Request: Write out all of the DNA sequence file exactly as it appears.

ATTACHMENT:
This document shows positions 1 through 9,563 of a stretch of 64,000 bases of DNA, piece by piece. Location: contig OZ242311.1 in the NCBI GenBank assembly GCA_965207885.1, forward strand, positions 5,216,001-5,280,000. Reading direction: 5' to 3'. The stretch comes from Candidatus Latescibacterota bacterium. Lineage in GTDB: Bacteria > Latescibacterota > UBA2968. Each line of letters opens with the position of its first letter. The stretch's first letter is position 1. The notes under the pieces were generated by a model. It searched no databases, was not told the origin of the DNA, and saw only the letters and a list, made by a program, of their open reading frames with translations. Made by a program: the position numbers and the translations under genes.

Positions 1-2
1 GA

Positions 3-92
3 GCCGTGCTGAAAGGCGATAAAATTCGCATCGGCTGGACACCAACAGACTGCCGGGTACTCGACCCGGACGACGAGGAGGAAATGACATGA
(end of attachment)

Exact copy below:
This document shows positions 1 through 9,563 of a stretch of 64,000 bases of DNA, piece by piece. Location: contig OZ242311.1 in the NCBI GenBank assembly GCA_965207885.1, forward strand, positions 5,216,001-5,280,000. Reading direction: 5' to 3'. The stretch comes from Candidatus Latescibacterota bacterium. Lineage in GTDB: Bacteria > Latescibacterota > UBA2968. Each line of letters opens with the position of its first letter. The stretch's first letter is position 1. The notes under the pieces were generated by a model. It searched no databases, was not told the origin of the DNA, and saw only the letters and a list, made by a program, of their open reading frames with translations. Made by a program: the position numbers and the translations under genes.

Positions 1-2
1 GA

Positions 3-92
3 GCCGTGCTGAAAGGCGATAAAATTCGCATCGGCTGGACACCAACAGACTGCCGGGTACTCGACCCGGACGACGAGGAGGAAATGACATGA